Don't send him in. Check the school policies and find the bit where there will be a policy saying that no child should come into school for 48 hours after vomiting or diarrhea and write to ask them to clarify whether they are really disbanding that policy in order to boost their attendance figures. Write stating what you have said above, that your son loves school, and you never keep him off except when he is genuinely ill, that him being sick is of great inconvenience to you already and you have no intention of taking any further time off work to attend bureaucratic meetings which are completely inappropriate so if they insist on seeing you about this then they can give up some of their free time and schedule a meeting for a Saturday.

They know they are being unreasonable and will back down if challenged.

AurorasDownTheRabbitHole Mon 17-Mar-14 09:04:35

YANBU
My DD has been catching everything at nursery. We recently received a very arsey phone call from the receptionist saying because DD had been off so much she risks losing her nursery place! We hand in documents from doctors and nurses EVERY time she is ill. Nursery have been letting kids come to school with coughs, colds and suspected chicken pox (because of pushy) but yet somehow it is all my fault that I have to keep my 4yo off. So me & dh have decided to send her when she is poorly and if nursery think she is bad enough by their standards then we will go and pick her up. It's a constant cycle of crap but if others do it then I will because I don't want my DD to lose her place.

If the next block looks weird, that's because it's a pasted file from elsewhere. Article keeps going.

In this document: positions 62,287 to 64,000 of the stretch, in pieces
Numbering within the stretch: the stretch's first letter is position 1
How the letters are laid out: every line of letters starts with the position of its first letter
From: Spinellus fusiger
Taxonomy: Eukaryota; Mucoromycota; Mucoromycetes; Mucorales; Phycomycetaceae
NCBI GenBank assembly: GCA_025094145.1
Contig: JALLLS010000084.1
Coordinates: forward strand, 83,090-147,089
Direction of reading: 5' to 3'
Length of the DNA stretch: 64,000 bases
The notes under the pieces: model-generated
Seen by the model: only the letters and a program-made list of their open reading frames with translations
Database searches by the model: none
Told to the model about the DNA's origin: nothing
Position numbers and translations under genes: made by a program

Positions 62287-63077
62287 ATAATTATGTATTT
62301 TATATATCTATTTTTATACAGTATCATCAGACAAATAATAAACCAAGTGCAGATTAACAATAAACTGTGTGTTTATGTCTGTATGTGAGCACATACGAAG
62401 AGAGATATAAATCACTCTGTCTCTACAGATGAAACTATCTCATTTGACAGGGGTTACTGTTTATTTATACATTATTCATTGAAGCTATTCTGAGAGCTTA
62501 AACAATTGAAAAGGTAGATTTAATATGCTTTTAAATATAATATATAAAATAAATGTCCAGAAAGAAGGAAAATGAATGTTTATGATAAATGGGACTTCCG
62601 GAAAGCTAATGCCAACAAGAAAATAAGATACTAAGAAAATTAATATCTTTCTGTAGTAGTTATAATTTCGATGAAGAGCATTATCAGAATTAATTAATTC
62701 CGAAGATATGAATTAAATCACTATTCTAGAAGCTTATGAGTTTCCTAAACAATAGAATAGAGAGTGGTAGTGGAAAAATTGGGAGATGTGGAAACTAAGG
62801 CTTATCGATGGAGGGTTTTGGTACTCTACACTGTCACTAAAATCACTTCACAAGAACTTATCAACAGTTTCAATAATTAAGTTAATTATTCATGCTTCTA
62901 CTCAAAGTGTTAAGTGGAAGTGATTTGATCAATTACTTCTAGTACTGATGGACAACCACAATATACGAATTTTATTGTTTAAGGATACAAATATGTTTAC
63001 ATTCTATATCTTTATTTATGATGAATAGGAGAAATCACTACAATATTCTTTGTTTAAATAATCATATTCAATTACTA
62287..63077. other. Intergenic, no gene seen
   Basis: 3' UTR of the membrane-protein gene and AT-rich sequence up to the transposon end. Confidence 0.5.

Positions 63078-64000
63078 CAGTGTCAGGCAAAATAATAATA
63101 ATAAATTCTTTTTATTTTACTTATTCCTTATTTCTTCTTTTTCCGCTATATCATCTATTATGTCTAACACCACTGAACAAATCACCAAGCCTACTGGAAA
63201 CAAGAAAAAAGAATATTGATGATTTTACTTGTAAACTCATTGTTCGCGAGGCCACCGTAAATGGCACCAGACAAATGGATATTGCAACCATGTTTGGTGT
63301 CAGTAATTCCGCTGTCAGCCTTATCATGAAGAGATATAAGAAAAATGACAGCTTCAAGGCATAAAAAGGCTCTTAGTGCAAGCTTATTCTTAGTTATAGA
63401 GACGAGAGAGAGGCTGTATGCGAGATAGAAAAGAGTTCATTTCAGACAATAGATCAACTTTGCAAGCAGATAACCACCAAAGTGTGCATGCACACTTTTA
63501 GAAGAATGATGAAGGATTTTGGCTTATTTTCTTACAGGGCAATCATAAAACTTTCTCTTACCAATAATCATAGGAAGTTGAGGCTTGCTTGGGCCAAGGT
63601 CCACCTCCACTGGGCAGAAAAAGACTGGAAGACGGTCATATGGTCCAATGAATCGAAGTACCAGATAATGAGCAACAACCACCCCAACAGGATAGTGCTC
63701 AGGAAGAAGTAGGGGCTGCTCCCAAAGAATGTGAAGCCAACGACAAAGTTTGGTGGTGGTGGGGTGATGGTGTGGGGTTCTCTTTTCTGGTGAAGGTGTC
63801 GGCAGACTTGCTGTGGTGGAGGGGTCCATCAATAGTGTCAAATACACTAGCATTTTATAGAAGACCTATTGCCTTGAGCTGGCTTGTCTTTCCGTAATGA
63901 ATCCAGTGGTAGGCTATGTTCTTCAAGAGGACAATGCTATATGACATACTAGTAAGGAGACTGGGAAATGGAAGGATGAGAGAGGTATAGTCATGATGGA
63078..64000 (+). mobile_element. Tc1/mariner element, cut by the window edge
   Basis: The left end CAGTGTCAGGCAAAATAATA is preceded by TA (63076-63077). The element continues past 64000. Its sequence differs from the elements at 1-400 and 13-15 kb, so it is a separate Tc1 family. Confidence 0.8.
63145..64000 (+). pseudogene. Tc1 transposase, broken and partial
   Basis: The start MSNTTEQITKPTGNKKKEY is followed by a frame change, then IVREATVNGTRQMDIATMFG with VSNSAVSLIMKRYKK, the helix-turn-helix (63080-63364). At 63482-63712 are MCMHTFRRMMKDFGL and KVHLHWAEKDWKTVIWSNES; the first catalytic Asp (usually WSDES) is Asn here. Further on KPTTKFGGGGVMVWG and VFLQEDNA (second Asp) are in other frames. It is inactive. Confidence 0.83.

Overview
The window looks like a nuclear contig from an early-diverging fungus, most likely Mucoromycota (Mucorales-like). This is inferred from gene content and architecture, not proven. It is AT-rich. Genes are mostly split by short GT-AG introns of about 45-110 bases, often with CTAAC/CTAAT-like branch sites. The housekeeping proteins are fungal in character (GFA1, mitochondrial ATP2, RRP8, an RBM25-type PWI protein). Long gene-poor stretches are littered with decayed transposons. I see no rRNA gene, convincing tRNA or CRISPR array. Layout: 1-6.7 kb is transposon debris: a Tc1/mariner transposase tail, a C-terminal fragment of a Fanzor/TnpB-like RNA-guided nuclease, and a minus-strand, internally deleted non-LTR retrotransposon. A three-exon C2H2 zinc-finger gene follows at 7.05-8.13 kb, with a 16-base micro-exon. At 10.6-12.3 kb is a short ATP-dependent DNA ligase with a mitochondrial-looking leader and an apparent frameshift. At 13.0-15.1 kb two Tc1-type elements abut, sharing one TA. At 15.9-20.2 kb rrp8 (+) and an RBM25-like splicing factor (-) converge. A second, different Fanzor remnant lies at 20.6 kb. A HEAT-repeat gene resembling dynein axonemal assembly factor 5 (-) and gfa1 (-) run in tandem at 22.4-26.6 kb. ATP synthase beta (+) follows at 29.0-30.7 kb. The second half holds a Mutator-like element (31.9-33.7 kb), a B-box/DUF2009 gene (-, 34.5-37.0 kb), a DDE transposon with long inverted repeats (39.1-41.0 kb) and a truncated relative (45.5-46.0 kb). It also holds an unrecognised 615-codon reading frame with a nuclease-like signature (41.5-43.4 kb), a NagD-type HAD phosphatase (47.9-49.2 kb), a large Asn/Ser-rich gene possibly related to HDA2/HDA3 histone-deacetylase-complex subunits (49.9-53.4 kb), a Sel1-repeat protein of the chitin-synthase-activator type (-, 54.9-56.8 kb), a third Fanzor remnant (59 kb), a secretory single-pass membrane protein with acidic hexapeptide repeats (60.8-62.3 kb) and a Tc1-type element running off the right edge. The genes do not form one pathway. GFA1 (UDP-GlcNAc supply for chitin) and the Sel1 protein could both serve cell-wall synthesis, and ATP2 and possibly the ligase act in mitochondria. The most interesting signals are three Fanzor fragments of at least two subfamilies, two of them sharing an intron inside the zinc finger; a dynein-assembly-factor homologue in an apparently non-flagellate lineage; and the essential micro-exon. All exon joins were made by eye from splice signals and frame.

NobodyLivesHere Mon 17-Mar-14 09:06:09

Did you inform the school when he was off previously OP? I wonder because your post mentions the absences being unauthorised, if they weren't informed why he was off I can see why the school are sending letters.

AurorasDownTheRabbitHole Mon 17-Mar-14 09:06:17

*pushy parents

LokiDokey Mon 17-Mar-14 09:07:12

I've had similar issues with a year 11 DD who's had chronic ongoing health issues for 4 years. Up until this school year she has attended only part time due to her problems.
Unfortunately she seems to be more susceptible to anything going lately. School had a moan and said that they now needed a Doctors note for every day she was off. Obviously this is nigh on impossible to achieve as it usually takes three days to get an appointment.

Like you I sent her in regardless. She had a flu bug which rendered her zombie like but I still dropped her off at the door and collected her twenty minutes later when they called me. I've done this with every illness she's had and they have called within the hour. To be fair to Student Services they understand the position I'm in and do feel sorry for DD because obviously she'd have been better in bed rather than dragged into school, but we have to jump through these hoops to appease the head.

The only time I've actually made the exception and called them is with a sickness bug because of how contagious these things are.
Can't see any self respecting EWO complaining at you for keeping home a child with a contagious sickness bug tbh.